Why did the shoguns never try to make themselves Emperor?

…which would be basically what happened in China and most other places most of the time

If we are to believe Karel Van Wolferen in The Enigma of Japanese Power, it is because having a powerless figurehead goes right back to the beginnings of recorded Japanese history.

It occurs to me that maybe they were satisfied with the next best thing, which was to marry their daughters into the family and so ensure that the Emperor had at least some of the same blood (is that what the NHK jidaigeki drama Atsuhime is about?? I find it so dull that I lose concentration after 5 minutes)

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5 Comments

  1. crella said,

    January 13, 2009 at 9:02 am

    The Emperor is supposedly descended from a god, so a mere mortal cannot become Emperor. Kind of a nifty way of cutting off all attempts to take the office over eh? ;-) Declare oneself a god…

  2. crella said,

    January 13, 2009 at 9:05 am

    Sorry for a second post…Atsuhime was about her assuring the survival of the Tokugawa clan when they relinquished power, when the country was opened. They could have easily all been slaughtered…she was responsible for making sure the hundreds of people who lived in Edo castle all had homes, could keep their possessions, etc. That’s the capsule version :-)…she was known as a very bright person with a real understanding of politics.

  3. Tornadoes28 said,

    January 13, 2009 at 7:23 pm

    Since the emperor had been around for over a thousand years made it hard to eliminate. Also, although the shoguns were the supreme warlord, their power was never absolute, even during the Tokugawa period. Japan was controlled by dozens of other regional warlords, daimyo, some were also very powerful such as the Shimizu of Satsuma. The shogun legitimated their power through the emperor. Without this, the other daimyo would not have complied.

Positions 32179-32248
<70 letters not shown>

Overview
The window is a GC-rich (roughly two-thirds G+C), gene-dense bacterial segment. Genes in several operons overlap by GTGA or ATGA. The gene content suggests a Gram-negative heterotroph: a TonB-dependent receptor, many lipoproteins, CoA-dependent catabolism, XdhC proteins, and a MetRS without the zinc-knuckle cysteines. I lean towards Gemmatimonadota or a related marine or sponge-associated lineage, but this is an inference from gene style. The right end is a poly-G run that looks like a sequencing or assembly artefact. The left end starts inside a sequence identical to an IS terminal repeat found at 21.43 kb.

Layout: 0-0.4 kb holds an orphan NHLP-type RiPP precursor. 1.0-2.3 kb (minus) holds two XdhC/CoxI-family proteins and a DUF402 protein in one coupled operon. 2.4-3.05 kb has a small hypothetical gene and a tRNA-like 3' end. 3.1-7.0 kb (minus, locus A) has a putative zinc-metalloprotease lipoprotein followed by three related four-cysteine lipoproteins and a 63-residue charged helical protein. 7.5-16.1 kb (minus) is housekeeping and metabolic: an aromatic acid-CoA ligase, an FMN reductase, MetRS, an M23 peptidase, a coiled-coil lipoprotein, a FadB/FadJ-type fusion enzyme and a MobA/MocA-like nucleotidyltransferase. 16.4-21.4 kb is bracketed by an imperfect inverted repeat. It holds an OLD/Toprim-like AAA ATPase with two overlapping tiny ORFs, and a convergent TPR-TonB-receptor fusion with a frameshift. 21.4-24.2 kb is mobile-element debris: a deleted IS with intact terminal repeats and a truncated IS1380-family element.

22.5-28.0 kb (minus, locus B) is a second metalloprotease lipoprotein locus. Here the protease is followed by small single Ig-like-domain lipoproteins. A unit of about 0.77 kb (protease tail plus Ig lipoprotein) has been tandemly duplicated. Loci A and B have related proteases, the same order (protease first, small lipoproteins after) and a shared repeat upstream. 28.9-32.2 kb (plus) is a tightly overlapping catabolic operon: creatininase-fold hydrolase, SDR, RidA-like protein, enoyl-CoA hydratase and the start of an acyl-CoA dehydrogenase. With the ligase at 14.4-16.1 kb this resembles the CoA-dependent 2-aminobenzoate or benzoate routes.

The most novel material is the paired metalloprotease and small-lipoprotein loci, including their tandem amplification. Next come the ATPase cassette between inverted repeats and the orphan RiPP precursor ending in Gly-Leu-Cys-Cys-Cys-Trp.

4. Zheng said,

    December 12, 2009 at 9:03 am

    One glaring omission from this site is the rape of Nanking which has been wiped from the history books in Japan and remains a stigma in Japanese life – people forbidden to speak of it for fear of losing jobs etc. until the Japanese and the rest of the world are made fully aware of this massacre perpetrated on instructions from the Royal Family (Prince Asaka – who died peacefully in his sleep in the nineties) how can anyone accept these barbarians into the world forum – they remain a curiousity yes -as your site displays – but more so a disgusting joke of a nation.

  5. alexcase said,

    December 12, 2009 at 11:11 am

    Actually, I have dealt with WWII atrocities generally, can’t really find a way of changing Nanking specifically into an interesting Why…? question (which all questions on this blog are). While it has been denied by some politicians (mainly people who have said outrageous things about all kinds of stuff, to be fair) and whitewashed from textbooks (but find me a country where history isn’t mainly about boosting national pride), it is in no way true that you can lose your job by talking about the Rape of Nanking (as is true about talking about the Armenian genocide in Turkey), and books on it are freely available in major bookshops in Japan in English and Japanese.


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